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There was a lot going on at the Schellensfabriek during DDW this year including an exhibition by Henrik Vibskov, C-Fabriek collective, a floating spa and mobile tea shop. Design.nl looked around and gives you some of the highlights.

By Cassandra Pizzey / 01-11-2012

User-based design was a central theme at the Schellensfabriek this year where visitors were encouraged to become part of the design, whether that be trough making their own brooch, lounging about in a bubble or becoming an advocate for positivity during these stormy times. 

Walking around this disused factory, it quickly became clear that this was one of this year’s creative hotspots. Presenting to an ever-high standard was Arnhem Coming Soon, a pop-up shop and exhibition featuring some of the best that ArtEZ School of the Arts has to offer. The setting was almost surreal in the industrial space where tiles reached from floor to ceiling and a large strip was reserved for luscious greenery. Third year students presented their project ENJOY.BAD.WEATHER, a metaphor for the economic crisis and a way to challenge it in a positive way.

Product designer Mark Sturkenboom approaches themes such as love and time in a sensitive way through his designs. On show were a table clock, urn, vase and mousetrap which in their new forms are given new associations and meaning. A soft aesthetic creates a feeling of connectedness with the objects.

Beautifully crafted leather items made by Steven Visser as his graduation project refer to the (lost art of being) a gentleman. A variety of iconic men’s accessories including braces, glasses and a pocket watch mix a sense of sobriety with decorative construction. This collection hails back to a time when men wore functional accessories to demonstrate their sense of style, something still seen in street style today.

Upstairs at Schellensfabriek we walk into a mysterious space where the floor is a pool of water and a large white blob seems to float upon it. Urban Spa is the name of this project we are informed by owner Harm Rensink. The blob is in fact a steam room which visitors to DDW can hire for an hour or two after opening hours. An entire concept – including towels, wash cloths and bath robes made innovative fibres – focussing more on the experience than the product itself has been created in this space. “I want to give people something, without forcing it upon them”, says Rensink.

“As a spa-lover I look to create a sense of calm in this raw urban space. The plants coming in through the windows interact with this old factory and remind you of the normal life outside of the bubble.” Inside the blob, visitors are enveloped by a sea of steam, unable to see anything, just relax and take in the moment. The designer planned to have his spa on the roof of the Schellensfabriek but his plans were stopped at the last minute. “Wouldn’t it be great to have this on top of a skyscraper in Manhatten though?” he muses.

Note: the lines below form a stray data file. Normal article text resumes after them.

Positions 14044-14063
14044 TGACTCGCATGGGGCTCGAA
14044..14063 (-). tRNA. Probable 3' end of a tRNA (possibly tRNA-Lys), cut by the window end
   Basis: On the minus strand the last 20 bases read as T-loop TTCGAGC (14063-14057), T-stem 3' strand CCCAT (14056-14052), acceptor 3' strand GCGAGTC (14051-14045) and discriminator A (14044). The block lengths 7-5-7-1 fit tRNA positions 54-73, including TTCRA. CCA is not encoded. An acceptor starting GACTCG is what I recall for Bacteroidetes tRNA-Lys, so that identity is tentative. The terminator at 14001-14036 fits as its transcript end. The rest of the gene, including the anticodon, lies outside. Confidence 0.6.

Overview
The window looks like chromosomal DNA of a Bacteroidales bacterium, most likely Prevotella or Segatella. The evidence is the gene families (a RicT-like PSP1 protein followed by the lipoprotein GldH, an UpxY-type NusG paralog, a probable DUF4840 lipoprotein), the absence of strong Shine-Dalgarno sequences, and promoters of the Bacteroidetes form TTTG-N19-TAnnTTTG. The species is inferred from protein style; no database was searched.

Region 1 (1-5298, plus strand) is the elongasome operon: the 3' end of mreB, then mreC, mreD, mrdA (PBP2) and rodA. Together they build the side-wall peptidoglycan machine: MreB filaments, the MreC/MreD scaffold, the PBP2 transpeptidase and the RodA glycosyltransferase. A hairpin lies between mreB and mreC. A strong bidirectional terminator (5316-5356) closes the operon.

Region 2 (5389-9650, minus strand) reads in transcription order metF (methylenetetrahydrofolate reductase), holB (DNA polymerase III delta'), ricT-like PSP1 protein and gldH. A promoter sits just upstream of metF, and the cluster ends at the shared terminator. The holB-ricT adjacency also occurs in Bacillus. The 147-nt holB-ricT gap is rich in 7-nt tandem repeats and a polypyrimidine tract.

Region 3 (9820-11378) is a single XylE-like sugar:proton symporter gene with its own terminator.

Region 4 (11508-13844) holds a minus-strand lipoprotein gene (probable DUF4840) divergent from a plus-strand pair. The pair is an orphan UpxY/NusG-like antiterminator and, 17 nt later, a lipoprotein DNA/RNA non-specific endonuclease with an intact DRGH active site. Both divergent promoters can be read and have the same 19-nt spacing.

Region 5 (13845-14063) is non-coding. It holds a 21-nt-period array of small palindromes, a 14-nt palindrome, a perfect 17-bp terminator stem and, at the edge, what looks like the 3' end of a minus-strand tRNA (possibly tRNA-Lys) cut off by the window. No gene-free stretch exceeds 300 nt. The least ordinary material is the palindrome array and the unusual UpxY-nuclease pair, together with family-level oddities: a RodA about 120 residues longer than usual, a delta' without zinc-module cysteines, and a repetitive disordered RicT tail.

Along the hall is part of the C-Fabriek exhibition and various ‘live action’ installations. A common theme between these (mostly Design Academy Eindhoven alumni) designers seems to be interactive, user-engaging design. You won’t find any ready-made products here, instead it’s manufacturing lines and processes.

“Designers should share their ideas and work together in collectives”, says Brazilian designer Thomaz Bondioli as he cooks sugar and bicarb to create a ‘Dalgona’, a Korean street food. Together with Joong Han Lee from Korea, he is in charge of the CONSUMER LABORatory in which consumers determine the product’s quality as they help out on the production line.

The more time and effort put into a product, the better it can become. Also true for Shaping Bodies by Bas Geelen and Erik Hopmans which combines fitness equipment and production processes. Sanding, polishing and tumbling products to make them smoother or shinier while giving yourself a work out is the credo and refers to physical labour used in production and factories in the past.

In true DDW style, we saw many conceptual projects at the Schellensfabriek. Yet these were concepts we could understand; made to make our lives a little more enjoyable, making us conscious of our hectic lives and take pause or making us think a little about our consumerism and waste production in a non-moralistic way.

For more information on the (many more) projects on show at Schellensfabriek visit the Dutch Design Week website.

Main image: C-Fabriek
Other images: 1. Apetrots tea stall 2. overview Arnhem Coming Soon 3. Mark Sturkenboom 4. -5. Urban Spa 6.-7. Thomas Bondiol & Joong Han Lee 8. Bas Geelen & Erik Hopmans

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